Courtesy of Brad Necyk and Dan Harvey


When Home Doesn't Feel Like Home

Sometimes you leave a place. Sometimes it leaves you

By Stephanie Bailey, '10 BA(Hons)

With no end in sight to the pandemic, the sad realization is beginning to sink in: things might never be the same again. Our world is getting ever stranger as the weeks turn into months, from wearing masks indoors to facing the corners in elevators. It turns out there’s a word for that feeling, that sense of loss or longing for the carefree comforts of Life Before.

“Solastalgia,” a portmanteau of solace, desolation and nostalgia, was coined by philosopher Glenn Albrecht in 2005. If nostalgia is the longing we feel for home after we leave, solastalgia is the distress we feel when home becomes unfamiliar — when it leaves us.

“[It] is the pain or sickness caused by the loss or lack of solace and the sense of isolation connected to the present state of one’s home and territory,” writes Albrecht, a former environmental studies professor at the University of Newcastle in Australia.

The concept describes the anxiety we feel when our sense of place is challenged by environmental change, whether natural or manmade. Drought, flooding, war, terrorism. Or infectious disease.

Take, for example, the U.K.’s 2001 epidemic of foot-and-mouth disease. It had a serious psychological impact, Albrecht says. Farmers and other community members directly affected by the sudden change felt “distress, feelings of bereavement, fear of a new disaster … flashbacks, nightmares and uncontrollable emotion.’ ”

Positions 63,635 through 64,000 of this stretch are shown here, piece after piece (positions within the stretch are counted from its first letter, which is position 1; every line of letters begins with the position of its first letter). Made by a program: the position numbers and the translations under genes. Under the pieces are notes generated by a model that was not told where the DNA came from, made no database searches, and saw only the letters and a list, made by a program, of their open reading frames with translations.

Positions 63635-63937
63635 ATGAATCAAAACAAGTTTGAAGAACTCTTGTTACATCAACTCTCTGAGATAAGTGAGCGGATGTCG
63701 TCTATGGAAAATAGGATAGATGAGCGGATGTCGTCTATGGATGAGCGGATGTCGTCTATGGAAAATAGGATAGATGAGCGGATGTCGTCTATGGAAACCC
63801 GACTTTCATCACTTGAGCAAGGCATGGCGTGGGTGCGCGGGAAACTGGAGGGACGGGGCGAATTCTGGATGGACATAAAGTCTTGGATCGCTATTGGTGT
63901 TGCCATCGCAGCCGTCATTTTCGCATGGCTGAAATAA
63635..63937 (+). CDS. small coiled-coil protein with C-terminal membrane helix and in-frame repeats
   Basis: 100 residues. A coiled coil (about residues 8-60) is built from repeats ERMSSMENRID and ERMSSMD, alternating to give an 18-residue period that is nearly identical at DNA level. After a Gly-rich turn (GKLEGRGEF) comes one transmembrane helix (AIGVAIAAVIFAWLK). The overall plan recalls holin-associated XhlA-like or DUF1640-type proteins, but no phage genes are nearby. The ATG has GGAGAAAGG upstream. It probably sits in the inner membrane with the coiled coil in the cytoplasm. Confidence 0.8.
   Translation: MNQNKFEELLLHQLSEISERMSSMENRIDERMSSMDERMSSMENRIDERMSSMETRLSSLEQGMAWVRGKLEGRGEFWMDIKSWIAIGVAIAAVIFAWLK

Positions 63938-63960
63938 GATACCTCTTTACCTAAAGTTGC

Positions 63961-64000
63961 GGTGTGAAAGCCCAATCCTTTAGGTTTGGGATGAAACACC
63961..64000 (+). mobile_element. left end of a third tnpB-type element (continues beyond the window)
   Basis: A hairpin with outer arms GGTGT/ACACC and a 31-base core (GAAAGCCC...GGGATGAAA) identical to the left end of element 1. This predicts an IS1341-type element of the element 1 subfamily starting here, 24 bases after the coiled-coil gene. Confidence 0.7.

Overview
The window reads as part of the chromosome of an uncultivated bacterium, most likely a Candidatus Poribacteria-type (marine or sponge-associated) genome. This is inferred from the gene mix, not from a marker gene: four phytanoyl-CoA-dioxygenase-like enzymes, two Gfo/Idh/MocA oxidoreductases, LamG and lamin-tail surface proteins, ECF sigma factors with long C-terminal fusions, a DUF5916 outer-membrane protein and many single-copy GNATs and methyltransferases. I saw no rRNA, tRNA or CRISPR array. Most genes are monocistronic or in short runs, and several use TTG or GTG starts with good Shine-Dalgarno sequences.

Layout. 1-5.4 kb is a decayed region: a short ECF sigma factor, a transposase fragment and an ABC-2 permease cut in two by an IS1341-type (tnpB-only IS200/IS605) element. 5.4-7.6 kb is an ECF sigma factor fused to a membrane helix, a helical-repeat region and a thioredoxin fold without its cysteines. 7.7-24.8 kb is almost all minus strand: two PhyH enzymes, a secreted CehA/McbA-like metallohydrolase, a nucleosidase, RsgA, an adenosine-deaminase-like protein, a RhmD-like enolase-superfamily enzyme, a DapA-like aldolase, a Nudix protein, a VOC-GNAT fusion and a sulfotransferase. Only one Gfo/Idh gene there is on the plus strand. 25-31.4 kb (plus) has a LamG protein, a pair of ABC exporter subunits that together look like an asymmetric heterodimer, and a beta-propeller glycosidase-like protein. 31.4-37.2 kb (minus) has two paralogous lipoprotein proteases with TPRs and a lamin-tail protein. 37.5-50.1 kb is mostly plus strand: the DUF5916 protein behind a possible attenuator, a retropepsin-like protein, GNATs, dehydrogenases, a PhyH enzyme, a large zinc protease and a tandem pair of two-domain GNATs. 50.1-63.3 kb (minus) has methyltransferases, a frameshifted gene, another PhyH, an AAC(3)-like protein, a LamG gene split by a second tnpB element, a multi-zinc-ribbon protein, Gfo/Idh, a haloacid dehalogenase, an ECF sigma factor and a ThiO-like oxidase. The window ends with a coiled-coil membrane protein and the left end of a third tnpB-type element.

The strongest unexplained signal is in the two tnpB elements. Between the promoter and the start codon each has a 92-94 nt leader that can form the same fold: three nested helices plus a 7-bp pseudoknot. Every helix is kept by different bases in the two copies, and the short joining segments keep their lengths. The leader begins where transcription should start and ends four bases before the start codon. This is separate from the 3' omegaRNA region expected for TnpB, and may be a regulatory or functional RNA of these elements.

Solastalgia is a concept Brad Necyk, ’06 BCom, ’11 BFA, ’14 MFA, ’19 PhD, and Dan Harvey were exploring even before the pandemic arrived. In 2019, as part of a group art show called Dyscorpia at the University of Alberta Enterprise Square Galleries, they produced a multimedia exhibition (above) that focused on solastalgia as a psychological effect of environmental change. Through hyperrealistic 3D renderings, their work depicts uncanny natural landscapes and people in radiation suits navigating them. The exhibition proved to be prescient, as art often is.

Just look at the way the coronavirus pandemic has destabilized our lives, whether it’s through job loss, the strain on family life or fear for our own well-being. The life we once knew has been altered in ways we couldn’t have imagined.

When our home becomes unrecognizable, says Albrecht, it no longer comforts us in the way it once did. “In short, solastalgia is a form of homesickness one gets when one is still at ‘home.’ ”

As we continue to navigate the changes COVID-19 brings, it may be a helpful term to add to our growing pandemic lexicon. 

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